History is hazy about the first recorded use of the Enneagram symbol, suggesting its origin around 2500 B.C. in either Babylon or ancient Greece, and with ties to the philosopher Pythagoras. The visual representation of the Enneagram is a nine-pointed symbol, with each point corresponding to each of the nine personality types and showing relationships between them.
The symbol is composed of three separate figures representing different ideas from geometry, philosophy, and spirituality:
- a circle representing the wholeness and oneness of life
- a triangle representing the interaction of three balanced forces, also known as the Law of Threes
- a hexad, a six-pointed figure with seven points representing the process of change, also known as the Law of Seven, which originated in the Sufi religion
These concepts span the major Western religions of Judaism, Christianity, and Islam in different ways, including the Tree of Life, the Holy Trinity, the trio of affirmation/denial/reconciliation, the three subatomic forces, and the seven days of the week.
These three separate elements combine to form the Enneagram symbol. Together, they symbolize that the path to a more fulfilling life requires more self-analysis and understanding. The Law of Threes is visible in the symbol in three separate triads (Center, Social, and Coping), which further clarify certain types’ behavior and perceptions. The hexad lines represent the idea that movement toward personal growth is always happening, although it’s not always upward; sometimes it takes failing, falling, and rising again.
In 350 AD, theologian and philosopher Evagrius Ponticus formulated eight patterns of evil thought from ancient Greek symbols: anger, pride, vainglory, greed, sadness, gluttony, lust, and acedia (also known as listlessness). Centuries later, Pope Gregory I added envy as the ninth. He also combined vainglory and pride, as well as acadia and sadness, to create the seven deadly sins of Christian tradition that many of us are familiar with today.
Ramon Llull's symbol of moving from vice to virtue
Much later, in the 1100s, Franciscan theologian Ramon Llull expanded upon the original nine sins and developed diagrams that explained how to move from vice to virtue. He adapted the nine vices to avarice, gluttony, lust, pride, accidie, envy, ire, lying, and inconstancy. The corresponding virtues he laid out were justice, prudence, fortitude, temperance, faith, hope, charity, patience, and pity.
In 1875, a Greek-Armenian named George Ivanovich Gurdjieff rediscovered the symbol that resembles the Enneagram today as he explored ancient and lost knowledge, and began conveying its meaning through sacred dances and movements intended to let students holistically experience each of its parts. Gurdjief did not yet apply modern personality theory to the symbol, although he did teach his students about their “chief feature,” an ego-defining characteristic that defines them at their core.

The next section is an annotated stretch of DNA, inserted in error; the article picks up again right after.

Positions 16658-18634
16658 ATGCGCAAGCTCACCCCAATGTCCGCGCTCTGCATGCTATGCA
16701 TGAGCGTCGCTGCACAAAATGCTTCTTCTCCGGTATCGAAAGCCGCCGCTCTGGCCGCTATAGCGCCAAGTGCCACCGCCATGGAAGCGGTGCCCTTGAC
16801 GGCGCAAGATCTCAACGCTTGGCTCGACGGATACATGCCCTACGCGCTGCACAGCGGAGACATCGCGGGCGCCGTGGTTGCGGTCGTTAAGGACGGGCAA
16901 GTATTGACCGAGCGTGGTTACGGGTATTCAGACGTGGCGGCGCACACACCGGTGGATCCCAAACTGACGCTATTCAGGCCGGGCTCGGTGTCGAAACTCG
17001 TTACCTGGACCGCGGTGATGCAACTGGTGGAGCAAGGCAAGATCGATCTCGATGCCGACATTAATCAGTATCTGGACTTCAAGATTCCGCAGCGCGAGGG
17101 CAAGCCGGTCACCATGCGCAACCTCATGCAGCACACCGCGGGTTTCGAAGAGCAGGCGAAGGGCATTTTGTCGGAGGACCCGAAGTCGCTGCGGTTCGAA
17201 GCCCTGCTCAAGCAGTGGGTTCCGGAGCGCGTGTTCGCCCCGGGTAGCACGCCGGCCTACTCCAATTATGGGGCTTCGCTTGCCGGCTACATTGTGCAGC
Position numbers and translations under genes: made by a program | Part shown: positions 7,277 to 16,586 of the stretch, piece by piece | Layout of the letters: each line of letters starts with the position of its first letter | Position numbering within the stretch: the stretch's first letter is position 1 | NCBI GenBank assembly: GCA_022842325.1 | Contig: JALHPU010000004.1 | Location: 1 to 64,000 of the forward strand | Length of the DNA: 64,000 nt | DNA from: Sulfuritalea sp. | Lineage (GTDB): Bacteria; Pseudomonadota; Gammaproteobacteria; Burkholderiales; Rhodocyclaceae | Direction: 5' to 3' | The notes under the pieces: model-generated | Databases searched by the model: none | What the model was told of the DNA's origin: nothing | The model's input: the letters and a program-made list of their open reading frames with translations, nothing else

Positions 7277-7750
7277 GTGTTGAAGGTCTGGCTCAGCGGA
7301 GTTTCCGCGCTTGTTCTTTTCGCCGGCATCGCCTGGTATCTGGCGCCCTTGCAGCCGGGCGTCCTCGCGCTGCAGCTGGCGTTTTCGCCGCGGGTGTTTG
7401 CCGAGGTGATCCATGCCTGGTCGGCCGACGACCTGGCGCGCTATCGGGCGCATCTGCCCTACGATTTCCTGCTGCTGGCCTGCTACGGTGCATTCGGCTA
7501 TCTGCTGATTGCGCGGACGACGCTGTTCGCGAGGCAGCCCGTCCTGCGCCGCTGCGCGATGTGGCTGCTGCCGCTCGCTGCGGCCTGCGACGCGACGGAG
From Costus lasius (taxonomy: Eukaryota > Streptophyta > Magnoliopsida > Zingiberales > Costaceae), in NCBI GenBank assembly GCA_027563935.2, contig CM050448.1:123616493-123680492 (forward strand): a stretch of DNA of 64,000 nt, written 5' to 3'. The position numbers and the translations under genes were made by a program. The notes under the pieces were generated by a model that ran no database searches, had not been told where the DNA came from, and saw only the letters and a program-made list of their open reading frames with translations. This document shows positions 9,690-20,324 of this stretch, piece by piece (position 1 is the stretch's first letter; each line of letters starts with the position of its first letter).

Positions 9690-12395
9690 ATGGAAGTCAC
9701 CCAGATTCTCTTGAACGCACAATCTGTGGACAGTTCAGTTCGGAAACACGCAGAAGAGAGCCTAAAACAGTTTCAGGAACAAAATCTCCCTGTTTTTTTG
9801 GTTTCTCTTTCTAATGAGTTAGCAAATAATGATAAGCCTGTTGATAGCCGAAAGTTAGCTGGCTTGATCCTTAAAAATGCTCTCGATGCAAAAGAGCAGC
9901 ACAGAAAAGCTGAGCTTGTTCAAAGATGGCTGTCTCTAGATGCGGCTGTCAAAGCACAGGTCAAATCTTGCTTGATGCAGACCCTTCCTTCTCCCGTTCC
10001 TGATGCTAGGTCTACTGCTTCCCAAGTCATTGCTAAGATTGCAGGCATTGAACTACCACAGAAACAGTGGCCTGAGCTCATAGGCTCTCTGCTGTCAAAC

It wasn’t until the 1950s when a Bolivian named Oscar Ichazo, also on a quest across the world to resurface and use forgotten wisdom, linked the concept of the Enneagram symbol to nine distinct personality archetypes. The idea that there are different personality types has existed in Psychology since at least 400 B.C., beginning with the Greek philosopher Hippocrates, and many systems have arisen since then to try to organize people into useful, accurate groups.
Ichazo rediscovered the third-century A.D. philosophy of nine divine characteristics that are reflected in human nature. Ichazo changed inconstancy to fear, and realized the vices and virtues mapped to one dominant pattern of distorted thinking, or “ego fixation,” that characterizes different types of people. He’s widely credited as the creator of modern Enneagram theory.
Ichazo’s work centered on the pure state of the human mind and the ways in which people can lose awareness and their sense of essential essence when they become driven by their ego. According to him, the shift from one’s purest state into the personality that they show the world arises from several factors, including their ego fixations and loss of contact with their own virtue. While every type has the potential to showcase all of the virtues and vices, they have one pair that is central to their identity. Avoiding the loss of this central piece of identity is a primary driver in that person’s thinking and actions. It is the basis for the modern Enneagram’s concepts of basic fear and desire.
In 1970, a psychiatrist specializing in Gestalt therapy named Claudio Naranjo studied with Icazo and learned about the Enneagram. He returned to California to develop a program by grouping individuals who fit certain psychological makeups or disorders, completing extensive interviews and panel discussions with them, and using that data to build out detailed descriptions of the nine Enneagram types.
Naranjo’s teachings spread widely, including reaching Don Riso, who further expanded the details of the types through his own research and added the Levels of Development in 1977. These Levels help explain how although individuals always have the same Enneagram type their whole life, they may shift upward or downward in health and exhibit different traits. Riso published several of the most widely read and respected Enneagram books, including several with his mentee Russ Hudson, who joined the work in 1991. They created one of the most well-known Enneagram questionnaires, the Riso-Hudson Enneagram Type Indicator (RHETI).
Today, the Enneagram is one of the most commonly used personality models in the world, with hundreds of books and guides on the subject and widespread application in businesses, psychology and psychiatry practices, personal development workshops, religious organizations, coaching, pop culture, and more.